Listening with the Third Ear: Echoes from Ground Zero
The preemptive war in Iraq is over. Or is it? And the Bush doctrine has been vindicated. Or has it? The attacks of September 11, 2001, and the Bush government’s “war on terror” have both united and divided Americans. And as readers of this journal know,1 the doctrine of preemptive attack has even deepened splits within the dissenting left. It is not yet clear which criteria— which ethical, political, and legal languages and logics—will win control over the evaluation of the new intervention and its consequences. The token “coalition of the willing” notwithstanding, the widest split of all is the one that has opened up between the United States and the rest of the world.
KeywordsGround Zero Legal Language National Survival Mutual Security Wide Split
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- 2.Ludwig Wittgenstein, Tractatus logico-philosophicus/Logisch-philosophische Abhandlung  (Frankfurt/Main: Suhrkamp Verlag, 1963), p. 115.Google Scholar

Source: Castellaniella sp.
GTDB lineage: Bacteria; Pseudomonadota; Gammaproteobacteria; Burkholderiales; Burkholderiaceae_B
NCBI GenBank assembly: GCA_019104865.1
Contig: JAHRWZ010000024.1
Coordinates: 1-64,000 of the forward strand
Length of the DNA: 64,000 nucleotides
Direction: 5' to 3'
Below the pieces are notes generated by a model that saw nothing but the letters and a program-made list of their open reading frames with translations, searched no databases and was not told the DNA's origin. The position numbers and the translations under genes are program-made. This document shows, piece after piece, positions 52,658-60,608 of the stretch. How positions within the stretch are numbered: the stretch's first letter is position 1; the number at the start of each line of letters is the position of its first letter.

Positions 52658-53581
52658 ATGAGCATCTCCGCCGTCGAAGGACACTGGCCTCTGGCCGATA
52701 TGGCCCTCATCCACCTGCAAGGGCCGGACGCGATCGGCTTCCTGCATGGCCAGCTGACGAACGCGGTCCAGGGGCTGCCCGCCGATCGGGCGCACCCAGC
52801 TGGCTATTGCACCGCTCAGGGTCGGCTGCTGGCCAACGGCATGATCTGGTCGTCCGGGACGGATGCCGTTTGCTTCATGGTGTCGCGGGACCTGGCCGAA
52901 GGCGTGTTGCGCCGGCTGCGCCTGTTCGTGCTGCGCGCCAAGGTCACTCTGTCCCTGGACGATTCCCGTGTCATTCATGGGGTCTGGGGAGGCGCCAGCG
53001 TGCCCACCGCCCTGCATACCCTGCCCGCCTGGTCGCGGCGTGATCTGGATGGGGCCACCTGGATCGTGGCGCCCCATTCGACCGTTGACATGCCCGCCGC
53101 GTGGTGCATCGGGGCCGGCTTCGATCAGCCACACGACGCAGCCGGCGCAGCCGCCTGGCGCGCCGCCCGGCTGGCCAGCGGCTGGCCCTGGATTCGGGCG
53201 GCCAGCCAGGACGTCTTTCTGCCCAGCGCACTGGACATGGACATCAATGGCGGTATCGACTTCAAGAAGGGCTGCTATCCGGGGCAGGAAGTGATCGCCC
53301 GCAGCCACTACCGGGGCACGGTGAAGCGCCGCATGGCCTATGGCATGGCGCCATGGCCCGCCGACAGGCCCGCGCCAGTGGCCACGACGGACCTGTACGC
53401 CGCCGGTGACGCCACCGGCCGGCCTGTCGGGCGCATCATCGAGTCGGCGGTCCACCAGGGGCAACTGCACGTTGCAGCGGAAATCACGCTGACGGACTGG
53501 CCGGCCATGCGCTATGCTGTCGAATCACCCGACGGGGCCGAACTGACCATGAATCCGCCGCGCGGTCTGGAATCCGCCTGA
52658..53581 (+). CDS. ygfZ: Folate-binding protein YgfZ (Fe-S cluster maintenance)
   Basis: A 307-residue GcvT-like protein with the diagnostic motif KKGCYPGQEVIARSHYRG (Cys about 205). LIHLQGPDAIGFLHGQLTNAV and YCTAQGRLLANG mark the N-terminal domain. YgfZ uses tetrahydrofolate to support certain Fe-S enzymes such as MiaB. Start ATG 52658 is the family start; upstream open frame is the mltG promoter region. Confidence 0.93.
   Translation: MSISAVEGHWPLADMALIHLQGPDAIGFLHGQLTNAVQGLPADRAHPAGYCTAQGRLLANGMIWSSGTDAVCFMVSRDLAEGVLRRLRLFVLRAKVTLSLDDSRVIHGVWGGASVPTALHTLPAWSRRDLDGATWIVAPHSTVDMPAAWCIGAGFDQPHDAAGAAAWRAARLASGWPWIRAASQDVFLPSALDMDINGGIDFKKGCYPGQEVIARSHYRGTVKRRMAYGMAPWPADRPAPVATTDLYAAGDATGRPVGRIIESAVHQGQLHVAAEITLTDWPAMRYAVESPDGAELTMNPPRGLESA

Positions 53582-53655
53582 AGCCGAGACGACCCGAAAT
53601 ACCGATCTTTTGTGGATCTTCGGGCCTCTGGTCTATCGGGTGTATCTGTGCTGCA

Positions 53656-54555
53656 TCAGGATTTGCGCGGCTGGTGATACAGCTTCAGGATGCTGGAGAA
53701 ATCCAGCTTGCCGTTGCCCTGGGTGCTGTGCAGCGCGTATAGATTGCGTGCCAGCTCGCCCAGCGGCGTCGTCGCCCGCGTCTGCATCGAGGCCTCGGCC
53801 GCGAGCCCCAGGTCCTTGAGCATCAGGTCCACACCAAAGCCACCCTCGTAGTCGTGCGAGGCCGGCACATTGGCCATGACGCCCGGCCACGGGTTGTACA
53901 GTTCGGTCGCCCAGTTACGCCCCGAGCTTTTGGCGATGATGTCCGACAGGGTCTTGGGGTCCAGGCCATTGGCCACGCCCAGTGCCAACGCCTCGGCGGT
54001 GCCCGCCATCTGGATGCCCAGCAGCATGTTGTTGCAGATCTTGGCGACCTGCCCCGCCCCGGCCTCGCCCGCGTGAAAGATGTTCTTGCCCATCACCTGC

- 8.See Norman G. Finkelstein, The Holocaust Industry: Reflections on the Exploitation of Jewish Suffering (London: Verso, 2000). Zertal’s and Zimmermann’s major works are still untranslated into English, but see the following summary essays: Idith Zertal, “Auschwitz Is Here,” and Moshe Zimmermann, “The Collective Memory of the Victimhood: Comments on the Israeli Reception of the Shoa and its Role in Current Policy,” both in Tsafrir Cohen, Avi Pitchon, and Mirjam Wenzel, eds., Wonderyears (Berlin: Neue Gesellschaft für Bildende Kunst, 2003). See also, Gabriel Piterberg’s review of Zertal’s 2002 Ha-Ummah ve ha-Mavet: Historia, Zikkaron, Politika [Death and the Nation: History, Memory, Politics], “Hannah Arendt in Tel Aviv,” New Left Review 21 (May/June 2003), pp. 137–46.Google Scholar
- 9.See Immanuel Wallerstein, “The Eagle Has Crash Landed,” Foreign Policy (July/August 2002), pp. 60–8; “Revolts Against the System,” New Left Review 18 (November/December 2002), pp. 29–39; and “Entering Global Anarchy,” New Left Review 22 (July/August 2003), pp. 27–35.Google Scholar